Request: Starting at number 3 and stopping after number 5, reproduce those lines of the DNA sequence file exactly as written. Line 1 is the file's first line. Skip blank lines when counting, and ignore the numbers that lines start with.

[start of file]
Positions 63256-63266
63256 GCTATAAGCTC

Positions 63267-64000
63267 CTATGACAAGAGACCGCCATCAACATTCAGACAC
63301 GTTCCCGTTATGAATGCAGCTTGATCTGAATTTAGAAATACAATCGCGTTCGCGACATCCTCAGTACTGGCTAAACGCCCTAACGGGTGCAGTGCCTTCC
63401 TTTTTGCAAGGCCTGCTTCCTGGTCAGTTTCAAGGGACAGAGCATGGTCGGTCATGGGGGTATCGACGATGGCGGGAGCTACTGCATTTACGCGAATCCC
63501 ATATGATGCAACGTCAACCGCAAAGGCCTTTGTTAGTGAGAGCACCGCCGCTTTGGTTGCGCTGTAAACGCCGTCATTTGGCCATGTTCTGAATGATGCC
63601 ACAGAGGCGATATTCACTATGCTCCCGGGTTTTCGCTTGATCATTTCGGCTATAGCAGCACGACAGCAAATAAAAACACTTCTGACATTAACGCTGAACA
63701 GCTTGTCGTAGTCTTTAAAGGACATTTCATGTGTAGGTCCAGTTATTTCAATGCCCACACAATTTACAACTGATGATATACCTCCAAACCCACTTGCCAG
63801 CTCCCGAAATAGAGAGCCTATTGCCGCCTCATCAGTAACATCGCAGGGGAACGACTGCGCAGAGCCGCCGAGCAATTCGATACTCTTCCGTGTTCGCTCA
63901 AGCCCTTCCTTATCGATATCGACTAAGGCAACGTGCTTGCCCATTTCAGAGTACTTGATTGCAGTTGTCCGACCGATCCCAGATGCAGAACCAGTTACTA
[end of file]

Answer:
Positions 63267-64000
63267 CTATGACAAGAGACCGCCATCAACATTCAGACAC
63301 GTTCCCGTTATGAATGCAGCTTGATCTGAATTTAGAAATACAATCGCGTTCGCGACATCCTCAGTACTGGCTAAACGCCCTAACGGGTGCAGTGCCTTCC